My fascination with a minor 19th Century writer might seem a little odd to some. Obviously Ashcliff is the key link. I credit much of who I am today to my formative years in that house. Unlike most of my peers I was born at home, so Ashcliff is first and foremost the place where I arrived on the planet. Itís also the cradle of my earliest memories and it in no small measure shaped the way I still view the world today. To have had the opportunity to grow up in such a beautiful location was indeed a privilege.
My parents was not especially wealthy. It was the inheritance money from the untimely death of my grandparents that allowed them to buy the house; that, and a fortuitously granted transfer to the Isle of Wight from Barrow-in-Furness that my father applied for with his job at Lloyds Bank in the early 1950s. Had he not been successful my childhood would have been very different. By all accounts their first few years on the island were amongst their happiest of their marriage and so to have been born into this oasis of relative calm and prosperity was an additional blessing.
Ashcliff was built from local stone in 1844 and extended by the Sewell family shortly thereafter. A three story Georgian house with sea views, it had extensive gardens on two levels which wrapped themselves generously around the building and a 300 foot woodland cliff accessed by a series of terraced pathways which rose sheer to the rear of the property. My earliest memories involve exploring this wonderland of a garden and feeling like I was the master of my own kingdom. I was also imbued with a keen sense of wonder concerning all things to do with the natural world.
At Ashcliff there was a living room and a dining room divided by heavy, floor to ceiling, wooden sliding doors. At each end of each room there was a marble fireplace. On either side of the living room fireplace were a series of bookshelves. I spent many hours exploring the books on these shelves, especially those with pictures. Of particular interest was a book from 1906 titled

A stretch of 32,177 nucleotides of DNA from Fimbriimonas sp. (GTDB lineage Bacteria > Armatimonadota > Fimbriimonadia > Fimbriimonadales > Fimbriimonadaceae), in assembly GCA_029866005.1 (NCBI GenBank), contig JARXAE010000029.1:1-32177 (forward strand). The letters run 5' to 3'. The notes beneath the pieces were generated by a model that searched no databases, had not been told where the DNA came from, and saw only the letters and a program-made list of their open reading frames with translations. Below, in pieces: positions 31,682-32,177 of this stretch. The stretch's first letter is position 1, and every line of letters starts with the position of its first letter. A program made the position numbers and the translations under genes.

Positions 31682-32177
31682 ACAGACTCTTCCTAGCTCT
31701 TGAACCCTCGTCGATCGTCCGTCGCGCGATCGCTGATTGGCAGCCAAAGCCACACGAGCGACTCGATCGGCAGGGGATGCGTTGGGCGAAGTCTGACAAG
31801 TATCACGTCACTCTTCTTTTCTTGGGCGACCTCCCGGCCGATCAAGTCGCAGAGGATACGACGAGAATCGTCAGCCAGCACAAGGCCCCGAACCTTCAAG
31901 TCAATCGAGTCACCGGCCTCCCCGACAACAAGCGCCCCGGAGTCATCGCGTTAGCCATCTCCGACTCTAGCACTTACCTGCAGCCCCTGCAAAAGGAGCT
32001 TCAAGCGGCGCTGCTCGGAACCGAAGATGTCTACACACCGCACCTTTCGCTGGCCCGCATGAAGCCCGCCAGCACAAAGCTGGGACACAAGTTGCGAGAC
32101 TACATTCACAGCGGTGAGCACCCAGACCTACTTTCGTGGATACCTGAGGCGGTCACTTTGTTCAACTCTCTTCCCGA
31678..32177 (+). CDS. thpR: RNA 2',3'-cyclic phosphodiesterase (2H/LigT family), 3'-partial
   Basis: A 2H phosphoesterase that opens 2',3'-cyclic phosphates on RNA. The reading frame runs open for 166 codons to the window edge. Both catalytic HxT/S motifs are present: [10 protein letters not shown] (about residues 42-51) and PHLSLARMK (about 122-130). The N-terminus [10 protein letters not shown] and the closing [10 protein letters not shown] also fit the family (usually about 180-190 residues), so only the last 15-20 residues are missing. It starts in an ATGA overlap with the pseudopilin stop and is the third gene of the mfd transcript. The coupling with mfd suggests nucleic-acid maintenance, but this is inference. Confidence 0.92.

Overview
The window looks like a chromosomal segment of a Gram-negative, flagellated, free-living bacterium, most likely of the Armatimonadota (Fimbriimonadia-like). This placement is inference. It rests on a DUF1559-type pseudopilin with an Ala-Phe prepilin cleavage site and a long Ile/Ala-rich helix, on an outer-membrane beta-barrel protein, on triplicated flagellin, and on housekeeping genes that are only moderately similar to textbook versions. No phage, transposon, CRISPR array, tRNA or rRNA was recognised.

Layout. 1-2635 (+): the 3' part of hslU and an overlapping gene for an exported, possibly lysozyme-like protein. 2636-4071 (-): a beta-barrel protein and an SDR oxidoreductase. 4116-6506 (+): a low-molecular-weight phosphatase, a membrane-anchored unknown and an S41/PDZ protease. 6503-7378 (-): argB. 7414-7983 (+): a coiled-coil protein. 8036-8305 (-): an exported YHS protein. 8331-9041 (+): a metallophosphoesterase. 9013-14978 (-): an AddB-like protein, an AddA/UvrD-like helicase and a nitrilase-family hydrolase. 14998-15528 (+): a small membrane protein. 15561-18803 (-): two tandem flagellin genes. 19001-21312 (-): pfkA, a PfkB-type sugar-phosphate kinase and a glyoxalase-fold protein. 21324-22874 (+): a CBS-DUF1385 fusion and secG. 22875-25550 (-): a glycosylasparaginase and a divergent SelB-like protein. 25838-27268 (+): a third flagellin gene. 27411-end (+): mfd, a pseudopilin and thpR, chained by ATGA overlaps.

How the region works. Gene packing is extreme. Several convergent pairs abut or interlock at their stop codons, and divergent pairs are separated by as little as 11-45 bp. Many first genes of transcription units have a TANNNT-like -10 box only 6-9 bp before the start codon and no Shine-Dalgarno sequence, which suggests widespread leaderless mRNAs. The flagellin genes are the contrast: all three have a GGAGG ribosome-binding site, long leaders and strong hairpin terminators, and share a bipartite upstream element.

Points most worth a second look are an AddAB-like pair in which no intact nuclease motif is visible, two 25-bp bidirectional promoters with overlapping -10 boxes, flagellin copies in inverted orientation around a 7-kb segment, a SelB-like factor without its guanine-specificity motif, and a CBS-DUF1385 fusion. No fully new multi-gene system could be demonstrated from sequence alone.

The Sewells of the Isle of Wight
which contained photographs of Ashcliff, including the living room in which I would sit. It was, as the title suggests, a record of the Sewell family.
Published in 1906, the photographs in the book probably dated to the late 1890s. It was here that I had my first glimpse of what Elizabeth Sewell looked like. Photographed towards the end of her long life, she was dressed completely in black and looked formidable and remote. In retrospect they were probably mourning clothes. Think Miss Havisham 20 years on from when we meet her in Dickensí famous novel and youíll get the general gist. Needless to say, this, combined with the stories about her ghost and my visits to her grave, did much to inspire apprehension and awe.
As an adult I am still intrigued. I could easily elaborate more on her life and the things I have discovered but to do so is to move further and further away from my original focus, that of territory, time and memory. I am reminded of Kahlil Gibranís words when describing the relationship between parents and their children when he says,
Ďtheir souls dwell in the house of tomorrow, which you cannot visit, not even in your dreams.í
This is the nature of time and what we might call the time continuum. Ultimately, we can only exist in the present.
More crucially, the only time we have is the time we have. Sixty years separate the death of Elizabeth Sewell and the young boy sitting by her grave. Nearly fifty years separate that young boy from the middle aged man writing these words. Time is real, as are its consequences. I am becoming increasingly conscious of the passing of the baton from one generation to the next and the capacity of words to bridge the divide between the living, the dead and the countless generations to come. Beyond the misgivings about oneís own mortality, it is a poetically sublime phenomenon.
While writing these words I have taken time out to see whether I could find any books online by my great uncle and my fatherís namesake, George Dixon Abraham. He was a mountaineer and travel writer of some repute during the early part of the twentieth century. To my delight I discovered one titled